Sharkpedia podcast

Shark Fishing and Trade in Brazil with Dr. Ana Martins

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This week we are joined by Dr. Ana Martins, a postdoctoral researcher at Dalhousie University studying the shark meat trade. The shark fin and meat trade is a common media topic but angler knowledge and opinions seem to be rarely incorporated into these discussions. In her home country of Brazil, Dr. Martins utilized angler knowledge to uncover trends in the shark meat trade. Listen through the episode until the end for a rather fishy field story which will have you laughing in your seat.

The article which is the base of our discussion this week is, "Analysis of the supply chain and conservations status of sharks (Elasmobranchii: Superorder Selachimopha) based on fisher knowledge"

Article Summary:

Increasing fishing effort has caused declines in shark populations worldwide. Understanding biological and ecological characteristics of sharks is essential to effectively implement management measures, but to fully understand drivers of fishing pressure social factors must be considered through multidisciplinary and integrated approaches. Martins et al. aimed to use fisher and trader knowledge to describe the shark catch and product supply chain in Northeastern Brazil, and evaluate perceptions regarding the regional conservation status of shark species. They had 3 main objectives: identify the presence of a supply chain of two shark products (meat and fins), (2) describe the supply chain for each product, and (3) qualitatively evaluate fisher and trader perceptions regarding the regional conservation status of shark species. Several threatened shark species were reportedly often captured off shore and traded at local markets. This reported and observed harvest breaches current Brazilian environmental laws. Fishing communities are aware of population declines of several shark species, but rarely take action to avoid capture of sharks. The continuing capture of sharks is mainly due to a lack of knowledge of environmental laws, lack of enforcement by responsible authorities, and difficulties encountered by fishers in finding alternative income streams. National and regional conservation measures are immediately required to reduce overfishing on shark populations in Northeastern Brazil. Social and economic improvements for poor fishing communities must also be implemented to achieve sustainable fisheries.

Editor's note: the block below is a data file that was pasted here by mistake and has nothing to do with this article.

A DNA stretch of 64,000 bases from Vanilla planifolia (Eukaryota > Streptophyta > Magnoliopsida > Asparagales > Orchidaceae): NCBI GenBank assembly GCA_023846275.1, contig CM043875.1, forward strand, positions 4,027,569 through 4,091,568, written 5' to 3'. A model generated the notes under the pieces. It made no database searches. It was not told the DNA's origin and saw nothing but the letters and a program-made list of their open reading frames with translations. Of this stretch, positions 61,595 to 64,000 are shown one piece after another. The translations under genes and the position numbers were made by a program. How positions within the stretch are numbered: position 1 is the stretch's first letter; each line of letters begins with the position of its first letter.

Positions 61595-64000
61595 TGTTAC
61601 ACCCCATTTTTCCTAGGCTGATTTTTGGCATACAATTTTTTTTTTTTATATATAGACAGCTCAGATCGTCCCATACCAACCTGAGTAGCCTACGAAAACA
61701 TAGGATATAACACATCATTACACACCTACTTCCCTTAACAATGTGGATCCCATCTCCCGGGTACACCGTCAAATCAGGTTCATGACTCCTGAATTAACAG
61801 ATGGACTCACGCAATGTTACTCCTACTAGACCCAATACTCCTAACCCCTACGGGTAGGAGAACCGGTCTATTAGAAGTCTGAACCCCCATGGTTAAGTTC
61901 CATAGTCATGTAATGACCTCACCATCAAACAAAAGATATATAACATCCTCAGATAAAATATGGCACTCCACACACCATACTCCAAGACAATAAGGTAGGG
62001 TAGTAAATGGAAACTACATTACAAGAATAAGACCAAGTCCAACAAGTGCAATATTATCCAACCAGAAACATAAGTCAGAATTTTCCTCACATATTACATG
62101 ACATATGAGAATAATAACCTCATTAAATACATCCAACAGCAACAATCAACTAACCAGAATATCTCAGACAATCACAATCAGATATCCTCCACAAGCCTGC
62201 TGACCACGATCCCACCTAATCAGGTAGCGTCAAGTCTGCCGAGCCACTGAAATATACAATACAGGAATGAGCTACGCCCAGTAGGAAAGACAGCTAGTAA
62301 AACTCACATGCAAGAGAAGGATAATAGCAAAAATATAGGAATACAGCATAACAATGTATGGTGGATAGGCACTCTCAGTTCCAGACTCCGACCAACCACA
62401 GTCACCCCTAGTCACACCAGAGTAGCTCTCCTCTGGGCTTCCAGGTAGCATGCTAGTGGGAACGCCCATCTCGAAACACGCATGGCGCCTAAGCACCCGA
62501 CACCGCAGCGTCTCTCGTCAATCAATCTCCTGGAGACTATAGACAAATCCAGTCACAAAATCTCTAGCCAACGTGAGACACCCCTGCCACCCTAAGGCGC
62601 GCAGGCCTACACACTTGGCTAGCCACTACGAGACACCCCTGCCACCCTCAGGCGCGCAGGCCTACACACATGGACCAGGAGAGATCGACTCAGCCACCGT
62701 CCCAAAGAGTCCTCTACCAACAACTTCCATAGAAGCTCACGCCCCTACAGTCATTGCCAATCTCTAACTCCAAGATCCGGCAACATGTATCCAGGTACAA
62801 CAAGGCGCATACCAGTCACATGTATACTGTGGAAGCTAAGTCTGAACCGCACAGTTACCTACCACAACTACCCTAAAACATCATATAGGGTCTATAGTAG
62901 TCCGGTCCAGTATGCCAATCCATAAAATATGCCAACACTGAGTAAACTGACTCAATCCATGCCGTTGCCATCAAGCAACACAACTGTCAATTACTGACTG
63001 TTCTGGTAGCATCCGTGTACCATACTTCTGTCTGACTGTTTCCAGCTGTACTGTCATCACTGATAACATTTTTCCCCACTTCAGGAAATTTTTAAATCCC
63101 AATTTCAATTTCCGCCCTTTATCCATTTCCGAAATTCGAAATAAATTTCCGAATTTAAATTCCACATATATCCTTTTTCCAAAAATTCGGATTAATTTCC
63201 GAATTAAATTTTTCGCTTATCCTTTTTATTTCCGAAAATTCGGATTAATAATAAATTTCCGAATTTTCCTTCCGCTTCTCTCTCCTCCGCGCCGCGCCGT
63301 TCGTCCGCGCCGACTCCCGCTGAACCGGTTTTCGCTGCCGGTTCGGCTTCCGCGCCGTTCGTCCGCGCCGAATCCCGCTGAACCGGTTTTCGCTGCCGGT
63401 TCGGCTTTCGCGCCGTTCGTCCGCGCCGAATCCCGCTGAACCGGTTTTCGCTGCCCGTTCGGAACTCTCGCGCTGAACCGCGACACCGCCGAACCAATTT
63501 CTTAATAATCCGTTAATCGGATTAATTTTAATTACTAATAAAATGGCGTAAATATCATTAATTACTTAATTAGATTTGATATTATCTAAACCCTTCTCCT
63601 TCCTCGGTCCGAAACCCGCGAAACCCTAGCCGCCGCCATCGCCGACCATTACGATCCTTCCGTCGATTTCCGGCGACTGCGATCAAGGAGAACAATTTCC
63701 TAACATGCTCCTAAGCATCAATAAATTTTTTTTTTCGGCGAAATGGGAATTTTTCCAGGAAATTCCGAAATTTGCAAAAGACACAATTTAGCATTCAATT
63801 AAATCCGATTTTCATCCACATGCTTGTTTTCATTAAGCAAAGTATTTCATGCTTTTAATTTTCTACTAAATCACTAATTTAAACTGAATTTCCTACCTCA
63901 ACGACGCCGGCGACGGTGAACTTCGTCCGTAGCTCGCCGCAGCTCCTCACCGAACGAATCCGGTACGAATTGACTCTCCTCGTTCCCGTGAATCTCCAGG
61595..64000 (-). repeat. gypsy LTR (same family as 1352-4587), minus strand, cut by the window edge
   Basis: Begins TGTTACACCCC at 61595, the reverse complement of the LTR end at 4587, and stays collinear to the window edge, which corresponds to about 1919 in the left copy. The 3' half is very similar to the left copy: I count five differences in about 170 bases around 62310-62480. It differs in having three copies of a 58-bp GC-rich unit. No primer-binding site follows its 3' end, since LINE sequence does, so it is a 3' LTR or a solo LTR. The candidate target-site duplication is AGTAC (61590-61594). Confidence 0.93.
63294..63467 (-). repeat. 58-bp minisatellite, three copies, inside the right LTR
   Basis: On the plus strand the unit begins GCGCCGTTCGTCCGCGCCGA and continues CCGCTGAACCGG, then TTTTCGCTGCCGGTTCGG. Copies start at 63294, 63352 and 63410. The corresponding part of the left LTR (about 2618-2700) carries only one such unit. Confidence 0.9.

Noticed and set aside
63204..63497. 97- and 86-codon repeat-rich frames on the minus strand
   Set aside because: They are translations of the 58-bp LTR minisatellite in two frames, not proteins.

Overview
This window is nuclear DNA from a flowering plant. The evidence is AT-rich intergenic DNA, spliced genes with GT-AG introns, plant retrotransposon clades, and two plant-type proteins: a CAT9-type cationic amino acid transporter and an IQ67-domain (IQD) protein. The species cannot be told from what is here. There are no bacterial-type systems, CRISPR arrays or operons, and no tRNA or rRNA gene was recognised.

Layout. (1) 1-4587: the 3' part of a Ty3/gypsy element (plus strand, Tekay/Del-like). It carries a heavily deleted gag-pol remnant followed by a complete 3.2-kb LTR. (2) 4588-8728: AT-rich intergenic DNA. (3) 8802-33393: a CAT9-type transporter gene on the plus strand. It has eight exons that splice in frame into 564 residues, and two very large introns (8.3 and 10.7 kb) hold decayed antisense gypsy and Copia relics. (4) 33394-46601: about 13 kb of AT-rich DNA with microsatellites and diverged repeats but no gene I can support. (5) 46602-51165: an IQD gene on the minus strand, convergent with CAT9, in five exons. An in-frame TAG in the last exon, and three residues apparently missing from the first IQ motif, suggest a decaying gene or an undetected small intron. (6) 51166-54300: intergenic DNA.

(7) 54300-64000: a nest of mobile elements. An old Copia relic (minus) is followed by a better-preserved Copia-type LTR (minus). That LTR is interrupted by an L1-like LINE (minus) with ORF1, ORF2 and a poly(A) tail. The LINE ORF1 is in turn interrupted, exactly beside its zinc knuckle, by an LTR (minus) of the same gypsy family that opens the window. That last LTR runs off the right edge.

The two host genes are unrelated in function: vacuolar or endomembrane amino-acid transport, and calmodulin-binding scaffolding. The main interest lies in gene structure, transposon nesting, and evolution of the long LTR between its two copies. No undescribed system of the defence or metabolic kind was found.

Follow Dr. Ana Martins on Twitter @martins_apb

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